That girls don’t look at porn.
.
And the biggest one is: I can’t talk to my child about porn because I want to keep his innocence.

By talking to them, you teach them innocence. They are kind of grossed out when they hear about porn, and that’s kind of good. You catch them before they’re in it. Talking to them gives them this huge protection.
.
Eric: In the part for the 6-10 year age range, we discuss a study that says if kid sees porn, he’ll go back to see if it’s still there, out of curiosity. So parents can ask them if they saw anything that makes them feel uncomfortable.
.
Lori: Priests say the heartache is that there are young kids looking at porn, and their parents don’t even know. We have to shake up the tree a little bit.
.
You touch briefly on the topic of modest dress for girls, which is such a hot button topic.
.
Lori: A priest told me, “Don’t go there!” But I saw a woman in the park, and the way she was dressed, she was turning me on! We just raise the question, comment, and say how we handle it. We’re not telling you what to do.
.
What is your ultimate goal?
.
Lori: It’s our vision to get rid of porn. It won’t happen in the next hundred years, but I want to be able to raise men and women who are porn resistant.
.
Eric: The things we’re talking about can be overwhelming. We’re going to help you through every step of the process.

Protected: Podcast 27: My interview with Destiny Herndon-De La Rosa of New Wave Feminists

This content is password protected. To view it please enter your password below:

If you watch garbage, you will get dirty.

darkness

We are in denial about how vulnerable our hearts really are. Watching brutality makes us brutal. Torturing our emotions inevitably makes torture seem more normal, not less.

Read the rest at the Register.

A beautiful, courageous, somewhat nervous-making idea: naming your victims

Darren Cools (husband of Anna Cools, the proprietor of Roots Soap Co.) has foundedHer Name, a website built to honor women whose dignity was wounded through pornography.

It’s a simple, anonymous project:

If you want to add the name of a girl you have victimized by lust, please click the Add a Name button and enter her first name. If you remember her face but not her name, give her one. The form is completely anonymous and non-trackable. Use first names only.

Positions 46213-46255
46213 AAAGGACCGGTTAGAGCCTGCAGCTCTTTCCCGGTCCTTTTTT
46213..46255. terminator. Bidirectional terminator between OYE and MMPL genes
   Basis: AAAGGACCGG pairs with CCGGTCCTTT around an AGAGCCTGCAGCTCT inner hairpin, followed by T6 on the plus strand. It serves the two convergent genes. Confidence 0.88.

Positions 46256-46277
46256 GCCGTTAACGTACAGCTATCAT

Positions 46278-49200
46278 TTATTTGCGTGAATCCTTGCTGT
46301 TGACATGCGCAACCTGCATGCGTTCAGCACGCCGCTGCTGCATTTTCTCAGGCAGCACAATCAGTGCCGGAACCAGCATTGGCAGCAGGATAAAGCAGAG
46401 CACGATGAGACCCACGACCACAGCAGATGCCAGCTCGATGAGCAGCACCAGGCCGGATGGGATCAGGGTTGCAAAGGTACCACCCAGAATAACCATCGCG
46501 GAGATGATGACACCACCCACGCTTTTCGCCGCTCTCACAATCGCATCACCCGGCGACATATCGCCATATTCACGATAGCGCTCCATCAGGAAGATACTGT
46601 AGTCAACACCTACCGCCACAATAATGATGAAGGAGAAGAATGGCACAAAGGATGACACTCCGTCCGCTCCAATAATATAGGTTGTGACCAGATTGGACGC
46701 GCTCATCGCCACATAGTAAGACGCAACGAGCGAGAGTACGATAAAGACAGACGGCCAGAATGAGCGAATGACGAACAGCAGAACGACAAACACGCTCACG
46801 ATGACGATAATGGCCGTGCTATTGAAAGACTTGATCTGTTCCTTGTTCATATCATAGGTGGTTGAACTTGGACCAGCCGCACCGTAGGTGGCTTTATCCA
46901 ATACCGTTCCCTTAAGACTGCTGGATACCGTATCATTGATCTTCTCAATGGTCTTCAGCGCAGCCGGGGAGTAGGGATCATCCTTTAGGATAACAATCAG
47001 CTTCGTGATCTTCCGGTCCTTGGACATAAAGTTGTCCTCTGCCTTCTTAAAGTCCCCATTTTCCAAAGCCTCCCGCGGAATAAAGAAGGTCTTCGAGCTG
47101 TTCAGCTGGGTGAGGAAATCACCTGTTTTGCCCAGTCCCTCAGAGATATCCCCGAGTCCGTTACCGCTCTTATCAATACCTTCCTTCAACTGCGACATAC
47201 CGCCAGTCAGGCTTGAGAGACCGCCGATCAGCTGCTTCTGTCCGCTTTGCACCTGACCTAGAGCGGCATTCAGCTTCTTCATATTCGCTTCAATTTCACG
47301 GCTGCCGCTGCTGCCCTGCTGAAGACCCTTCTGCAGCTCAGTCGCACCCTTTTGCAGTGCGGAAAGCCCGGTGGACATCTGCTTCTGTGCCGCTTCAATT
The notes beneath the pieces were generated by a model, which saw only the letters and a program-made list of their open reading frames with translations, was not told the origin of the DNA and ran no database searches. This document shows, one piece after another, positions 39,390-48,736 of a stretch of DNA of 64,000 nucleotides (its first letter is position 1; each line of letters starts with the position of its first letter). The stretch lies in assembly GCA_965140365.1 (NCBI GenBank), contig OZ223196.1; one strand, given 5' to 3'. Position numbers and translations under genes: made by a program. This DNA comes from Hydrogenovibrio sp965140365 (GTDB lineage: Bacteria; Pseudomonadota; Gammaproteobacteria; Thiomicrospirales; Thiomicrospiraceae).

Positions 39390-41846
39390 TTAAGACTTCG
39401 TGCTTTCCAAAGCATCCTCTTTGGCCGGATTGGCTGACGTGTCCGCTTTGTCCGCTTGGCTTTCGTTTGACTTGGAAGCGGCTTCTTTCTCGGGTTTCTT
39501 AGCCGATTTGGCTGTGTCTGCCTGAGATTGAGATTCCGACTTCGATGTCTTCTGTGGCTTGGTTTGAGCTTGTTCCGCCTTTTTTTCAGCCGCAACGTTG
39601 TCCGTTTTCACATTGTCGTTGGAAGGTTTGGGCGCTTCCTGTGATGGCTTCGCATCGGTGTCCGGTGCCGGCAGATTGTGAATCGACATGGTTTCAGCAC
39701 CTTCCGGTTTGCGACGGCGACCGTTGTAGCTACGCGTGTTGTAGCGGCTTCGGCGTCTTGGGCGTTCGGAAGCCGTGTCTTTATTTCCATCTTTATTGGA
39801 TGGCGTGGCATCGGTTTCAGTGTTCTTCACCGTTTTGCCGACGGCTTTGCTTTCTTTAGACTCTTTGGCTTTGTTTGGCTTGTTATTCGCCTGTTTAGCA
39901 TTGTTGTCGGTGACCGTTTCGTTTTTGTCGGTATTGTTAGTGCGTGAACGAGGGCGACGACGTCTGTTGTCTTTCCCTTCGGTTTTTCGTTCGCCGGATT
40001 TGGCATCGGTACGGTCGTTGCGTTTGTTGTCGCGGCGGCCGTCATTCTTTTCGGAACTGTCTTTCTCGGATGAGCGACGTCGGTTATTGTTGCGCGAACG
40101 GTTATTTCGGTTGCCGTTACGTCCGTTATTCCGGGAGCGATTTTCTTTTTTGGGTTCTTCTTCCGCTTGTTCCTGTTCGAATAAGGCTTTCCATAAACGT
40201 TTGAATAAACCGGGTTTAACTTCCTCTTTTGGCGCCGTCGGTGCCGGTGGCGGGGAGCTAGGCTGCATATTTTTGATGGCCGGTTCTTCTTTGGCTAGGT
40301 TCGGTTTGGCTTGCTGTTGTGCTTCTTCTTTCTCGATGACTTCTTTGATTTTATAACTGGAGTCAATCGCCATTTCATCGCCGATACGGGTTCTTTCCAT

Pornography is a grave affront against the personhood of the girl, woman, boy, or man on display — yes, even if he or she is willing and compliant.  I used to think this sounded like some kind of abstract sophistry — almost as if the Church wouldn’t admit that, deep down, it just has a big problem with sexy sexy sex, and is trying to come up with some kind of intellectual excuse for why porn is so bad.

I get it now, though. Porn is just one of the handier tools that the devil is using in this particular era to exterminate, to x out, to deny, to quash, to empty out souls. Even better: to get us to do that to each other. It is bar none the worst thing you can do to another person, to deny their humanity.

I am not sure if Her Name is the best possible way to remedy this. It won’t, of course, matter much to the actual girls and women who have been used; although I suppose they might see their names on the list and realize that at least one person out there recognizes what he has done. Anyway, it could be a great and powerful, genuinely humbling exercise for men (and others) to write down that name, to enter it in the rolls.

At the same time, it feels like there could be the tiniest grain of continued exploitation involved, even if the most benign and well-intentioned kind.  I’m not completely comfortable with the idea of assigning a name to an unknown girl, even if the intention is to honor her.  Naming is powerful, as this project clearly acknowledges — and implies control over the person named. Or am I thinking about it too hard?

Well, what do you think about Her Name?